About GRCA

Legislative Matters and Position Statements

GRCA Position Statement Overview

GRCA cares about the Golden Retriever.

With a membership of approximately 5,000 nationwide, the Golden Retriever Club of America (GRCA) is the largest AKC-affiliated parent breed club in the United States. Since 1938, GRCA has focused its attention on the breeding, care, health, and training of the Golden Retriever, and the education of its members. Goldens today excel as family companions, hunting dogs, therapy dogs, service dogs, and search and rescue dogs. On behalf of our members, GRCA opposes legislative efforts to curtail our legitimate rights to own, breed, train, and appreciate our dogs.

GRCA encourages responsible dog ownership.

Originally, animal control laws served two purposes: 1) to provide a basis for the protection of the public’s health, and 2) to provide a means to prosecute animal cruelty. In recent years, however, animal rights groups have pushed to force the government at every level to micromanage dog ownership, especially via numerical limits. We believe, however, that appropriate care for dogs is not related to the number of dogs one owns, but solely by how well one cares for his/her dogs. Every state has animal cruelty statutes and nuisance laws that are sufficient to deal with the cases that arise, as long as they are enforced. Creating more laws to make up for a lack of enforcement will not improve situations where substandard dog care is occurring, but will only succeed in creating more criminals. As our society becomes more urban, the number of people who have extensive experience in animal husbandry is dwindling. Education and training of individuals on how to be responsible dog owners have done more to improve the lives of animals in this country than any legislation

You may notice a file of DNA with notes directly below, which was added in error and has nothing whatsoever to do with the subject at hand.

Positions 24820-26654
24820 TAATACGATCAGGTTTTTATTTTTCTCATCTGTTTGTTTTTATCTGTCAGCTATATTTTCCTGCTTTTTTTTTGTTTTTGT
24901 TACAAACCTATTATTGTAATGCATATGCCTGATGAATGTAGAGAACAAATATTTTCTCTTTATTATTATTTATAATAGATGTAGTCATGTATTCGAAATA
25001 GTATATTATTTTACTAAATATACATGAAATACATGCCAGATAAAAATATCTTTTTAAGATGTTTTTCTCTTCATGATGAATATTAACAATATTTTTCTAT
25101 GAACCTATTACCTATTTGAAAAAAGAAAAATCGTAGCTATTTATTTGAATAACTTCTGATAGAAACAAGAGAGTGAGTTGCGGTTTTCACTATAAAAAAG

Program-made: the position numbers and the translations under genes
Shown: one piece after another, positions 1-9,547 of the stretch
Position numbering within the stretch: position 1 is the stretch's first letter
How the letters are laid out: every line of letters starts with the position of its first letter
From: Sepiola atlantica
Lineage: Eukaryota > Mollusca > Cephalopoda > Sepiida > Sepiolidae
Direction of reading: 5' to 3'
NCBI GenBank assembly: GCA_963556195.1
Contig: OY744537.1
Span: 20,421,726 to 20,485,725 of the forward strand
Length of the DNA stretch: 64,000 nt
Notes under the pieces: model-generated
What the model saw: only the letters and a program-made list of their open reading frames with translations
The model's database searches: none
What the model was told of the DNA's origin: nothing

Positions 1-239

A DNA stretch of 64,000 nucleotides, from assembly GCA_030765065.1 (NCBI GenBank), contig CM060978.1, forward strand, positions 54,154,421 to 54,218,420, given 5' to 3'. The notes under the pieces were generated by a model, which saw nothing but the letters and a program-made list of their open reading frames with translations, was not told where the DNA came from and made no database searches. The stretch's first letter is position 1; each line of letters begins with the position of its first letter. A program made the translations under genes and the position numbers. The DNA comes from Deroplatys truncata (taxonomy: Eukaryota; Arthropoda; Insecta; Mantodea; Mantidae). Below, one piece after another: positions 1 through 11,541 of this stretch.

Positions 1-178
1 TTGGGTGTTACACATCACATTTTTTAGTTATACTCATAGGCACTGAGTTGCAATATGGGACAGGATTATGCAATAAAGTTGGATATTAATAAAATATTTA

GRCA supports reasonable and rational boundaries.

Still the demand to fix what is not broken continues, with little positive effect. Few of these proposals actually help animals instead, they attempt to make animal ownership more expensive, more difficult, and sometimes even impossible. Limit laws and higher license fees for intact dogs have been shown not to work, and generally are most difficult to enforce. People resist attempts to accept financial punishment when they know they have done nothing morally or ethically wrong. Intact dogs do not automatically create puppies unless they are allowed to breed without restraint. Responsible owners do not allow their dogs to indiscriminately reproduce. Reputable hobby breeders of purebred dogs, developed for companionship, recreation, and service, should be able to continue their breeding programs to maintain and improve their chosen breeds, without punitive legislation. USDA licensed commercial kennels, which follow the rules and adhere to USDA and state laws, and local laws and standards, should be able to run their businesses without fear of interference from animal rights extremists or excessive legislative mandate. Dangerous dog laws should never target specific breed type, size, or assumed disposition instead, they should be crafted so they can be fairly enacted across the gamut of dog ownership, and with a reasonable understanding of typical dog behavior. Because they have proven to be ineffective in reducing the number of dog bites, many communities that previously enacted breed-specific legislation are currently seeking to rescind them. GRCA supports these efforts

GRCA believes facts matter.